Leslie Markevitch ’18
A double-major in Creative Writing and Anthropology who worked on her honors thesis in Creative Writing with Prof. G.C. Waldrep and won a Smithson Prize for her writing. In her final year at Bucknell she won a prestigious grant to teach English in Latvia as part of the Fulbright U.S. Student Program. “Art transcends culture,” said Markevitch of her work as an English Creative Writing major. “Bucknell gave me a liberal arts education and a base of amazing mentors and professors,” including for her international work and her hopes to become a professor in future.
Jackson Pierce-Felker '18
Jackson Pierce-Felker is a double major in creative writing and psychology who came to Bucknell as part of the Posse program. A poet and a rapper, he says turning real-life experiences, thoughts and feelings into something tangible allows him to connect with people on a much deeper level. His mother works as a therapist in his Maryland hometown's county jail, and he grew up hearing stories about vulnerable people slipping through the cracks of the system, which instilled a desire to understand how our society can help disadvantaged populations. Though at first the "stigma" of devoting his life to the humanities scared him, he believes that we can best unite humanity through art and creative expression. He is active in the Black Student Union, the Bucknell Institute for Public Policy, and the student literary magazine, Fire and Ice.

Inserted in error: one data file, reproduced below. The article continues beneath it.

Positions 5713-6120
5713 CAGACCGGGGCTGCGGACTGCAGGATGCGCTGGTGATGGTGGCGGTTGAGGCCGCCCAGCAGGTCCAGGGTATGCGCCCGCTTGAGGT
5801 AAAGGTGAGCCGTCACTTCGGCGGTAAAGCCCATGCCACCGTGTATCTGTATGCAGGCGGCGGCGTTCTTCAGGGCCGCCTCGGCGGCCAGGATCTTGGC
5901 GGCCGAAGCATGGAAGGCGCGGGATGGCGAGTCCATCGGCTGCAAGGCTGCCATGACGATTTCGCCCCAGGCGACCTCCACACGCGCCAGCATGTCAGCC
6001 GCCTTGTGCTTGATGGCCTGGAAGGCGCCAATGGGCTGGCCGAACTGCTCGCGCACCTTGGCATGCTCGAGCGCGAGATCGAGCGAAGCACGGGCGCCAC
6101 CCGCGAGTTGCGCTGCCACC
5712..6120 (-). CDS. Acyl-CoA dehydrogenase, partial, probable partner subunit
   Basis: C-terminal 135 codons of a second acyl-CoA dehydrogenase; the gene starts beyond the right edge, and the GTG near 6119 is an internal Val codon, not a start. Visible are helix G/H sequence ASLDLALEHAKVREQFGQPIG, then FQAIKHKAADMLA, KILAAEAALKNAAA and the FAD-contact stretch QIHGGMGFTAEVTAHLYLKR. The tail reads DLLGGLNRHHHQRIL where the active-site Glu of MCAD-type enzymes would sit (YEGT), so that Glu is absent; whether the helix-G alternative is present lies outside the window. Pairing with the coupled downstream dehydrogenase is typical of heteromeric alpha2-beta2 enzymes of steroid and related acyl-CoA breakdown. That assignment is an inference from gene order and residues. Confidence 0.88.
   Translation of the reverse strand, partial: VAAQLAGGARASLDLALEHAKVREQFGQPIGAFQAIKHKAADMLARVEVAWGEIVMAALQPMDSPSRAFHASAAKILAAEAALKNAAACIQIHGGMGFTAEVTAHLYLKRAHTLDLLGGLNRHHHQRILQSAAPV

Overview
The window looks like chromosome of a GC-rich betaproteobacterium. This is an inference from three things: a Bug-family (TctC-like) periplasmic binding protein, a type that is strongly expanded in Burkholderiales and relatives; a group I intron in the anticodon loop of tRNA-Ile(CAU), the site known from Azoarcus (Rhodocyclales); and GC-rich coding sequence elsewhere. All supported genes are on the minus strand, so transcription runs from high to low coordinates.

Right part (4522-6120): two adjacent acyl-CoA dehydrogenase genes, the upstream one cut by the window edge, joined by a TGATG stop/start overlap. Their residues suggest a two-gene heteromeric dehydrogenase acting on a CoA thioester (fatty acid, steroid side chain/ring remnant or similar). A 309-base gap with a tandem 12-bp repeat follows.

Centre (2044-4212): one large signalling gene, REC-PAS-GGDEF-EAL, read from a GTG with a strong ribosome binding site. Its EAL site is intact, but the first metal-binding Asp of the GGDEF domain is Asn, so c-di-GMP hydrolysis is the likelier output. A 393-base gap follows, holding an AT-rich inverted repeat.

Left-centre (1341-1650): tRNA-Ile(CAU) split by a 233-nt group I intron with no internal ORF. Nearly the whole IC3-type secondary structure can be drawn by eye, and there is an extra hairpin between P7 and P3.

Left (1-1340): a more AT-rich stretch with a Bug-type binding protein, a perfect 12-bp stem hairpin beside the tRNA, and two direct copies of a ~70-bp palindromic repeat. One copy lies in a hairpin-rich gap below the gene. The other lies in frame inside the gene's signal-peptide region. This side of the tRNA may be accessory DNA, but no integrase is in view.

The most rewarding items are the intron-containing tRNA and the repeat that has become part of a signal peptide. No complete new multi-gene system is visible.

Several internships have distinguished Jackson's student experience. He has been a development and communications intern at a mental health services nonprofit, and a case management intern at Miriam's Kitchen in Washington, D.C., where he facilitated a writing program for the homeless. Most recently, in the coveted role of editorial intern at West Branch, Bucknell's professional literary journal, Jackson read and discussed poems, essays and short story submissions with the editorial staff while also learning about the administrative aspects of the publishing industry.
About his internships, Jackson says, "I've learned about the grittiest parts of the system while also helping people find some sense of relief through art. I've also learned about a whole community of authors and journals that I didn't even know existed. It has helped me understand that if you're doing what you love, the stigma doesn't matter."